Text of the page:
- Jul 2017
- Crows nest
I think it's really difficult to say just how many eggs T.rex laid, but I would think due to the upper size limit on eggs, then many, and for the reasons you describe of hoping that enough survive to ensure species survival. It's still a little difficult to get a grip on this egg thing with dinosaurs, though of course they were very successful. A diminutive Kiwi laying one eye-wateringly huge egg, but an 80 ton Argentinasaurus laying eggs of about the same size, though without the eye-watering aspect. But it's the egg size limitation thing of course. We really, really do need to find a fossilized T. rex nest with embryos just about to hatch to see if they were altricial or precocial, for until we know that basic fact, then everything else is speculation and personal opinion. And mine, as I think I have already mentioned, is that they were altricial and needed care. This is often the case with predators, and I think we should compare T. rex to the majority of birds and even mammals, not crocodiles where they feed themselves even if the parent does give some protection. While at least the big sauropods could not possibly care for their young, which were hatched as precocial anyway, we see that hadrosaurs did care for their altricial young, and with a size differential between adult and young roughly the same as T. rex....and yet, another speculation:
Some raptors drop entire kills in their nests and share them with the young. A big T.rex kill could feed a T.rex for multiple days, plus a large amount of progeny (presuming parental care, of course). Not many T.rex's, right? Species with low success rate of young growing to adulthood tend to have large broods ... and in spite of that, typically only replace themselves in their lifetime. Think of frogs laying 100's of eggs over their lifetime, and only JUST replacing the adults when it's all said and done. So, there COULD have been lots of little T.rex tykes, sharing a kill, only to be snapped up by anything big enough to swallow them.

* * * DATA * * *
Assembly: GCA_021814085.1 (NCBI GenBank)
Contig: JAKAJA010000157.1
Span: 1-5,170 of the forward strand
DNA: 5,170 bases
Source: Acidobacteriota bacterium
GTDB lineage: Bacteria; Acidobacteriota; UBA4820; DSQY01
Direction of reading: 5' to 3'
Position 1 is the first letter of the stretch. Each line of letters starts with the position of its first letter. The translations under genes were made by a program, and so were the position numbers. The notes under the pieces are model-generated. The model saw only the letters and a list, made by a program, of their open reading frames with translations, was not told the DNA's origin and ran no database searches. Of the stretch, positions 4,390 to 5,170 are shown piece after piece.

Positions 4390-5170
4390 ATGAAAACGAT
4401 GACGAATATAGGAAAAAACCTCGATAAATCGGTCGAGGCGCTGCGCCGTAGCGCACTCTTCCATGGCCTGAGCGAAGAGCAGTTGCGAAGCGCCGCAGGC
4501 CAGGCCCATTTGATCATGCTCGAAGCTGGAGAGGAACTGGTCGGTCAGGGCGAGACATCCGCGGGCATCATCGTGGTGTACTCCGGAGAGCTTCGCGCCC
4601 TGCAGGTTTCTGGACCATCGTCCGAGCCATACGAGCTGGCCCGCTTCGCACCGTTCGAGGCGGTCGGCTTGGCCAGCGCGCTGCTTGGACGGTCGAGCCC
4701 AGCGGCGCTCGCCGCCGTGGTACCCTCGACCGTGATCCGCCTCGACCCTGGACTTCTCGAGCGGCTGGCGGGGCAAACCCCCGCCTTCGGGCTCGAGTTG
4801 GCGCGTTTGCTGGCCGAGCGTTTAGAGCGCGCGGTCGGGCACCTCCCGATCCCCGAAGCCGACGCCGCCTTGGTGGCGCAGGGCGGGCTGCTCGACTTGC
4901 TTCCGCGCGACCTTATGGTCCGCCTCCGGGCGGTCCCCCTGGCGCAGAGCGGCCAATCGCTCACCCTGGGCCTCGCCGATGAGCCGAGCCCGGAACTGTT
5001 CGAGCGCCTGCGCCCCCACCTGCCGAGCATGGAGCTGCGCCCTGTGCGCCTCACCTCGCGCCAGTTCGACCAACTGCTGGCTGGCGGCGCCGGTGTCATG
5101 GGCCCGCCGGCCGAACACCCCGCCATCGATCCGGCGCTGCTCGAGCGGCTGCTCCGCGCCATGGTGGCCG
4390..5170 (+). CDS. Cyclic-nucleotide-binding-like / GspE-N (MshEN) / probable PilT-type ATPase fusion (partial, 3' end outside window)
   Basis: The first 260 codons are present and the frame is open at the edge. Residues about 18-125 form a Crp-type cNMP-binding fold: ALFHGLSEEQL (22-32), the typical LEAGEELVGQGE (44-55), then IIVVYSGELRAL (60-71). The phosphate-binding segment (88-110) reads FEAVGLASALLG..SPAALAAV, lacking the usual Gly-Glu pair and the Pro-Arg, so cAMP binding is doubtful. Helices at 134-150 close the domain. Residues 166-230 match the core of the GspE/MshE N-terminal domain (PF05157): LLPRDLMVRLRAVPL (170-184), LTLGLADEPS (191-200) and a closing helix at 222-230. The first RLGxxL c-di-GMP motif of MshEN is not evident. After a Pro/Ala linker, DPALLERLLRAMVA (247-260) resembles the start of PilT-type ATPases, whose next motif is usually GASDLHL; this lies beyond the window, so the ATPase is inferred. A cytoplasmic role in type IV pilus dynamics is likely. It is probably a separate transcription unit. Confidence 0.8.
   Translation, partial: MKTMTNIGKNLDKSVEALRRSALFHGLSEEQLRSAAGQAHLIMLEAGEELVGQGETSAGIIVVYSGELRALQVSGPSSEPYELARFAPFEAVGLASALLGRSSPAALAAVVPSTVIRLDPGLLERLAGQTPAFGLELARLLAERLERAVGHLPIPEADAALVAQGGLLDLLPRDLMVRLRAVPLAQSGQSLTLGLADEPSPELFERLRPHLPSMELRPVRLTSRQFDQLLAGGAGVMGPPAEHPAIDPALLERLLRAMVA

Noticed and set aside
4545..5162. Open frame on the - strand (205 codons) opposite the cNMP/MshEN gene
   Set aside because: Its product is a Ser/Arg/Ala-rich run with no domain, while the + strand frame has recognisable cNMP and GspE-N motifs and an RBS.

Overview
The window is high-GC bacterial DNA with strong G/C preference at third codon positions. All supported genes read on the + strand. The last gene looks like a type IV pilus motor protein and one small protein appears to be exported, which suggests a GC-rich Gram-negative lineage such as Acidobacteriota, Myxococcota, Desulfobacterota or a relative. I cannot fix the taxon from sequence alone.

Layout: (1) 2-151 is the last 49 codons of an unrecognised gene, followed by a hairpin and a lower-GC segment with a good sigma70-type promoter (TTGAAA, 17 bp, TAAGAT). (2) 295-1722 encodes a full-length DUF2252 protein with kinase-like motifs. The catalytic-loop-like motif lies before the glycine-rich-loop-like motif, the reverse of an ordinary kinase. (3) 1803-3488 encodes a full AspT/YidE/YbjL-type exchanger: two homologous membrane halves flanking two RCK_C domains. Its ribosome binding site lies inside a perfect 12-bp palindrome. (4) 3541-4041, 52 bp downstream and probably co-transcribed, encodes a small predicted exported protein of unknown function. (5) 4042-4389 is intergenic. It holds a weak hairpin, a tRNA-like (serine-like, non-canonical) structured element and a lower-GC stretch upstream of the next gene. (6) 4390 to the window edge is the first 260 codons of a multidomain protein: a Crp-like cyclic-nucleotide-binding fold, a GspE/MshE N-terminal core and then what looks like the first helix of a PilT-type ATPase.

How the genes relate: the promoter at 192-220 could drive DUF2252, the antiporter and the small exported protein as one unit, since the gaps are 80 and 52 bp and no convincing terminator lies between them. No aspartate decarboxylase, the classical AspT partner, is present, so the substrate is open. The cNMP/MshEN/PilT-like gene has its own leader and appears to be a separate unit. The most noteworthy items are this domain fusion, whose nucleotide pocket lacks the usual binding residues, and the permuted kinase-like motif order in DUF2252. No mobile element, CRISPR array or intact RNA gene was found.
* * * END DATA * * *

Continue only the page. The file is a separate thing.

Though when we say adult, the reality will be that juveniles were of breeding age long before they reached full size. So probably most T. rex parents would have an easier time giving parental care as there was not such a vast gap in size. It's easier to see thirteen year old "Jane" feeding young than huge 28 year old "Sue". Of course a fully grown T.rex can reach it's snout down to ground level, but I really do find it difficult to visualize it actually feeding hatchlings. Then what food would they drop? could even a thirteen year old, and maybe younger, parent tear meat off prey in small enough portions. Did they regurgitate partially digested food, like penguins, and the same can be asked of hadrosaurs, did the parent feed the young with already chewed vegetation, I think probably.
So, as some completely unfounded speculation, what if juvenile T.rex, younger than breeding age and still comparatively small, acted as nest helpers, as some corvids, and fed the new generation. I have even seen eaglet siblings feeding each other, a change from trying to kill each other I guess, and I would presume that T.rex facial biting and kicking began in the nest. Btw, a study shows that some of the facial biting was not actually biting, but kicking, as the marks, and in some cases holes, do not match teeth but do match pedal claws. Lack of substantial arms makes T.rex much more birdlike, and birds kick, and not just flightless birds, eagles kick each other. Clearly just seeing a live T.rex would be mind blowing, but to see them kickboxing as well....